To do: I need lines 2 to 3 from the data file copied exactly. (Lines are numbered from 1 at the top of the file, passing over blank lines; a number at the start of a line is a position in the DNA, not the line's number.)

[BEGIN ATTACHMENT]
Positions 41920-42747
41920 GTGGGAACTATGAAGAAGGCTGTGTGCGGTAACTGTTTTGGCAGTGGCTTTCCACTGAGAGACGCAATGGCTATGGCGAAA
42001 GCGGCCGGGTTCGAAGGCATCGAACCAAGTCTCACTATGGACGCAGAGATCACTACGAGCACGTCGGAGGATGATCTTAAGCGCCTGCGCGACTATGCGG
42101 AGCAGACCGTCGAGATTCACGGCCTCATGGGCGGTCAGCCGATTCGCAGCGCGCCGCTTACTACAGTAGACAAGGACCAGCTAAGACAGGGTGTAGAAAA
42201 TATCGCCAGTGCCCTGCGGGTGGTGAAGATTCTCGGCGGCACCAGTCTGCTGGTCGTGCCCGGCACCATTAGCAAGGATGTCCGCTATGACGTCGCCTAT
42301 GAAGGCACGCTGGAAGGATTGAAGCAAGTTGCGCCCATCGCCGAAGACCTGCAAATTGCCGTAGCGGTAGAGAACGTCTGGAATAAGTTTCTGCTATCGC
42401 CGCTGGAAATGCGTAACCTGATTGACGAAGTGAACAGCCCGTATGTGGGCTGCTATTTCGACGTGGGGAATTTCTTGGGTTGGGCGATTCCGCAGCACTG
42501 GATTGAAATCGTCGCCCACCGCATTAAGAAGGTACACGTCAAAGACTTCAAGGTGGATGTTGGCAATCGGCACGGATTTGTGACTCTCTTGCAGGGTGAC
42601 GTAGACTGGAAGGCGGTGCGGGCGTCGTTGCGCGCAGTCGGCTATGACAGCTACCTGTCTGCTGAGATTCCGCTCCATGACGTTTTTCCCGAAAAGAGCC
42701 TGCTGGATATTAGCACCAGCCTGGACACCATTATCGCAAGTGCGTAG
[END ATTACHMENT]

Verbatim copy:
41920 GTGGGAACTATGAAGAAGGCTGTGTGCGGTAACTGTTTTGGCAGTGGCTTTCCACTGAGAGACGCAATGGCTATGGCGAAA
42001 GCGGCCGGGTTCGAAGGCATCGAACCAAGTCTCACTATGGACGCAGAGATCACTACGAGCACGTCGGAGGATGATCTTAAGCGCCTGCGCGACTATGCGG